(From The Campus Lantern – March 7, 2013)
I recently stumbled upon a video on YouTube on the New York Times’ channel entitled “Calorie Detective: The Real Math Behind Food Labels – Op-Docs.” According to the New York Times, although the U.S. Food and Drug Administration (FDA) requires the numbers of calories to be visible on products’ packaging, nothing is verified in laboratories. In the video, which has a self-explanatory title, film-maker Casey Neistat checks the amount of calories in five different food items with the help of two food scientists. The point of the video was to check if the calories listed on the food labels were accurate, and if it is necessary for the calorie-counts on food labels to be verified. The results were shocking.
The food items tested in the video were a muffin, a pre-packaged tofu sandwich, a Subway sandwich, a Starbucks Frappuccino and a Chipotle burrito. For four out of five of the food products, the amount of calories listed on the labels were lower than the actual amount. In fact, according to the New York Times’ video, there was a combined total of 550 unlisted calories. Since Subway is known as “healthy” fast food, it was no surprise to me that the Subway sandwich was the only product with fewer calories – there was 10 less calories than what was listed on their nutrition facts.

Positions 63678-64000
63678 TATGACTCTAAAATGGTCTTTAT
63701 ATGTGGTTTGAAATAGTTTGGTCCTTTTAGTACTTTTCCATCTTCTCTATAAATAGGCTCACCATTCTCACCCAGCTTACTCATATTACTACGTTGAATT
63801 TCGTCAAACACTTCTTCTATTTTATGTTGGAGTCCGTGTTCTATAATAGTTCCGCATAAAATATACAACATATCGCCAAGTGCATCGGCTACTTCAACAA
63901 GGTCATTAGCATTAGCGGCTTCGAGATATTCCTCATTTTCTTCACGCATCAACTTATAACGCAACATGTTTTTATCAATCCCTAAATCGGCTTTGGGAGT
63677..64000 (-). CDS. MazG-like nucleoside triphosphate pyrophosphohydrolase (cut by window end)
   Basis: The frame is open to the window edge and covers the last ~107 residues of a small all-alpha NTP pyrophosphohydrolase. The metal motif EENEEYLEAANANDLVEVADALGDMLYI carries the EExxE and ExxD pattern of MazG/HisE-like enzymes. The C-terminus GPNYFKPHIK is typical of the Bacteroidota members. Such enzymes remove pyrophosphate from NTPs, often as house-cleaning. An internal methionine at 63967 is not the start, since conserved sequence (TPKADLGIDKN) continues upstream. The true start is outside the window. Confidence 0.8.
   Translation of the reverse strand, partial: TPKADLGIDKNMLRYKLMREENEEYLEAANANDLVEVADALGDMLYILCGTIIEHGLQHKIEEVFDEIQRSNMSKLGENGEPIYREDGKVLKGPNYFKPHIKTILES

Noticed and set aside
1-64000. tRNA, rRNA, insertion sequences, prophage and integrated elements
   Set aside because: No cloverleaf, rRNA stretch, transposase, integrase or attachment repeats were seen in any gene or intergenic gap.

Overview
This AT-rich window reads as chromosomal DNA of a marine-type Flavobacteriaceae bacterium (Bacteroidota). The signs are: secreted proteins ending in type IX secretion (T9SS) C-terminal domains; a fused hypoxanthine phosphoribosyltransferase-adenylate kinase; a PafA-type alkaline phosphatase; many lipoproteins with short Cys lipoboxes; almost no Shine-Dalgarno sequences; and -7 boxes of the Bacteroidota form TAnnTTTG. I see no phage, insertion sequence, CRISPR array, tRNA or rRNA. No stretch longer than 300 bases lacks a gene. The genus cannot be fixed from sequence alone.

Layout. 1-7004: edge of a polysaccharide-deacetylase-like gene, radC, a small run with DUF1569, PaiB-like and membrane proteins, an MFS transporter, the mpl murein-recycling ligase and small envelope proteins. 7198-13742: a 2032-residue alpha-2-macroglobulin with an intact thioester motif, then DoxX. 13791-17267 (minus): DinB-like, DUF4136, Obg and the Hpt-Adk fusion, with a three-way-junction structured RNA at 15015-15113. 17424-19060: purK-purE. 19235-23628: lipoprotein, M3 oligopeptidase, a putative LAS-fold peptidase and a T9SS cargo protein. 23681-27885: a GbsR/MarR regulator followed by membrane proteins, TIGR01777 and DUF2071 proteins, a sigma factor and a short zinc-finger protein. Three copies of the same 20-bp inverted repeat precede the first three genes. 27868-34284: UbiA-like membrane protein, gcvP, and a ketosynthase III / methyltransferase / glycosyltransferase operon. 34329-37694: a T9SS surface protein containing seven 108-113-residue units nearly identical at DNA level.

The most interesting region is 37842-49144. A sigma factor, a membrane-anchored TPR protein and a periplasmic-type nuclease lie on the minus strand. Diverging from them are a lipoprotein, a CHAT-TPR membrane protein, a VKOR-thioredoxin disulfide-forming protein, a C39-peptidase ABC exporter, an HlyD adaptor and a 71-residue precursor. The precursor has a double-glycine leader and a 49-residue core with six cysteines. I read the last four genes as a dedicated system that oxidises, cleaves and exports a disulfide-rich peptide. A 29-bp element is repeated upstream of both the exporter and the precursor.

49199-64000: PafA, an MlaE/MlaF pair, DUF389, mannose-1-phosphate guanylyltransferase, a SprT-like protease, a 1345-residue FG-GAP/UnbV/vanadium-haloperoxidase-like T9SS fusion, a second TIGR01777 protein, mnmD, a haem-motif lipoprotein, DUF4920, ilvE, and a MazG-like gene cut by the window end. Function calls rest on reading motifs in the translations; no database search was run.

I surveyed a few students here at Eastern to see if they were calorie counters, and only two said they were. I had them watch the video and give me their immediate responses. Gabby Wrobel, a freshman who counts calories to stay healthy and not over-eat her daily amount, said, “I felt surprised and angry about the fact that the [caloric] values were incorrect. I felt mislead and found myself wondering how reliable it is to actually count calories as part of keeping fit.” Kira Hood, a freshman who counts calories to know how much she should workout to maintain a healthy weight, said, “I can’t believe I’m being lied to – that’s what makes me mad.”
One of my twitter followers who watched the video had a more positive response. Although she is a calorie counter, she thought, “It was interesting that they researched all the counts,” and, like me, gave, “props to Subway for being accurate.” I agree that it was intriguing that all of the counts were researched, and I think it was a vital experiment. If enough Americans watch the video, then maybe some action will be taken against the FDA to verify the number of calories listed on products.
I have tried to count calories myself, but I could never keep up with every meal. I would forget to include a snack I’d had or I would count calories for a serving different from the one I ate. This video convinced me that counting calories is not an efficient way to diet since there’s a high chance that the calories that are being counted aren’t even accurate. I am not comfortable about being lied to by the government, and I believe that the FDA should test every food product to verify that the calories on the packaging are accurate. America is a country that already has a problem with obesity and heart disease, the government should take action so as to make it possible for citizens to eat healthier.
(Link to video: http://www.youtube.com/watch?v=HGunZpKLb5o)